The Term Breech Trial, published in 2000, was the largest randomised controlled trial to investigate the effect of mode of delivery for term breech deliveries on neonatal and maternal outcomes.
This retrospective study, with data taken from the Dutch national perinatal registry from 1999 to 2007, including 96% of all births in the Netherlands, resulted in a cohort of 58,320 women with a term breech delivery. The study aimed to evaluate the effect of the increased caesarean rate for term breech presentation on neonatal outcome following the publication of national guidelines after the Term Breech Trial.
Results showed that there was an increase in the elective caesarean rate from 24% to 60%. As a consequence, overall perinatal mortality decreased from 1.3 per 1000 births to 0.7 per 1000 birth, whereas it remained stable in the planned vaginal birth group.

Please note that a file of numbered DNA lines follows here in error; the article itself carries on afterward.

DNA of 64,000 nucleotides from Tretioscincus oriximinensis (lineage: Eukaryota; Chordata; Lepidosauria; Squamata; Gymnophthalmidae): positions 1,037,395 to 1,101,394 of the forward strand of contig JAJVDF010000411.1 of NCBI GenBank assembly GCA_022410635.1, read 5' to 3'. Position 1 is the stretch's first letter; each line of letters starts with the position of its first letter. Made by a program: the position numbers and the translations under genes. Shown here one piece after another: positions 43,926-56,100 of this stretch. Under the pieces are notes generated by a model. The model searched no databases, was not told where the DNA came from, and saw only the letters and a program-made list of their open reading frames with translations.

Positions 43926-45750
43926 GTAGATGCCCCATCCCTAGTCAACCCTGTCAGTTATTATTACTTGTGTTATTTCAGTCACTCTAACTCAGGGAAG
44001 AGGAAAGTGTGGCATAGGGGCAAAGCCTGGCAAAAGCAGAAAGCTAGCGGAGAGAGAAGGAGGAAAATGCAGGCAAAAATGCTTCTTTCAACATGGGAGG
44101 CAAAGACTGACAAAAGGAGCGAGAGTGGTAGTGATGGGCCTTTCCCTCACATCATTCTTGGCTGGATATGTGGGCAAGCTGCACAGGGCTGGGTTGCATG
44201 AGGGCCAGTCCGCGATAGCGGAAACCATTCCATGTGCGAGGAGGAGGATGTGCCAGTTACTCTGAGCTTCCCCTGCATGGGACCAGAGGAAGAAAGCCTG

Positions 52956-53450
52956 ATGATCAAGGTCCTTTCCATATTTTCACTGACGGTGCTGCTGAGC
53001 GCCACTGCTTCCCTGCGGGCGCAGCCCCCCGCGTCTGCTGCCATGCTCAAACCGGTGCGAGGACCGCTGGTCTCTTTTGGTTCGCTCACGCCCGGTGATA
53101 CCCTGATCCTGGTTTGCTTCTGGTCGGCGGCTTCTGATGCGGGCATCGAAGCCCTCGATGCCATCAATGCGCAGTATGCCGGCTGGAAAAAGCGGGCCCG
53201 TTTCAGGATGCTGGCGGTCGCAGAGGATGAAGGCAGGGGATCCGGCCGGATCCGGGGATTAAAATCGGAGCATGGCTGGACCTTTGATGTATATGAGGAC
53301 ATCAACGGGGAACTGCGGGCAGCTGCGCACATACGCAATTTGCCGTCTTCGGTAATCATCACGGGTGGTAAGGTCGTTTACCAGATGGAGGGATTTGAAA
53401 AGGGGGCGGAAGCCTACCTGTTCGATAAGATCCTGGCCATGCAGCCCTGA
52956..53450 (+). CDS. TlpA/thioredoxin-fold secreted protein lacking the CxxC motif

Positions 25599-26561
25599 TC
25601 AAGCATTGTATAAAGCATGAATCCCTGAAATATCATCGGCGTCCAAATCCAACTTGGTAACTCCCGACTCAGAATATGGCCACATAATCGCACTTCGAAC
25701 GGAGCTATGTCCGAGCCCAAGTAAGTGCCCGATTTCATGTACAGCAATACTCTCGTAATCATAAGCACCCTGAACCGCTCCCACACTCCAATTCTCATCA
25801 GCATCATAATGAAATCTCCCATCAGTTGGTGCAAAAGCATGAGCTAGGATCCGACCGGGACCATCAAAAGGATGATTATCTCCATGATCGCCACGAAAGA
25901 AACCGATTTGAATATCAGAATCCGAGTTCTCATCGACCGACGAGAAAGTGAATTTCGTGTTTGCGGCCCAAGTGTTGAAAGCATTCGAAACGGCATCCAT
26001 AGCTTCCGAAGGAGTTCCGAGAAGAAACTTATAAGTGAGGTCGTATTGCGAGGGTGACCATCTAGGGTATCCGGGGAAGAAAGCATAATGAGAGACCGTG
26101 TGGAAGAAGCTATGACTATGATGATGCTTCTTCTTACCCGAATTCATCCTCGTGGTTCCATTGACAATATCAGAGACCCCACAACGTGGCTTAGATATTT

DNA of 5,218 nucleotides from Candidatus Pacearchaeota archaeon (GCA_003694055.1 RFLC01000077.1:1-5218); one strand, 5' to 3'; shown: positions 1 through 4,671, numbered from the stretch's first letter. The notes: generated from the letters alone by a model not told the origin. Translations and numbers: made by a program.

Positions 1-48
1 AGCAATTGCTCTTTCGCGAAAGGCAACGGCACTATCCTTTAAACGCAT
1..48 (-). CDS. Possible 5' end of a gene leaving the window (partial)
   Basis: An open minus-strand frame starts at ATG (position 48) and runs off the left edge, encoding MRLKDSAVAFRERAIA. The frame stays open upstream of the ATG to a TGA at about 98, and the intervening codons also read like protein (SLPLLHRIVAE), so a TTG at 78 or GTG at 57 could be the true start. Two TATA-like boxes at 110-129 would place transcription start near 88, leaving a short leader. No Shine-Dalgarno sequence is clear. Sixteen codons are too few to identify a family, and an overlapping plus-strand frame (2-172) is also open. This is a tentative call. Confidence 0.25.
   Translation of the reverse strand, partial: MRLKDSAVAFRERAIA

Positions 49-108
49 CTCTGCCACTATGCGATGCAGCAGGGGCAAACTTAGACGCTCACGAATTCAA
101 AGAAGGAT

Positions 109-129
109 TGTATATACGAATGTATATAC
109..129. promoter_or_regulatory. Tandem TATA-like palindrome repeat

However, the authors conclude that there is room for improvement, given that 40% of women with a term breech delivery still have a planned vaginal birth without improved neonatal outcome and the relative safety of an elective caesarean should be weighed against the associated risks in future pregnancies.
Commenting on the study, Dr Paul Fogarty, RCOG Senior Vice President for Global Health, said:
“The Royal College of Obstetricians and Gynaecologists currently recommends that caesarean delivery is the safest mode of delivery for the baby when in a breech position and this study suggests neonatal outcomes might be improved with a higher rate of elective caesarean section.
“There are benefits and risks associated with both caesarean delivery and vaginal breech birth and these should be discussed between you and your obstetrician, so that you can choose the best plan for you and your baby.”
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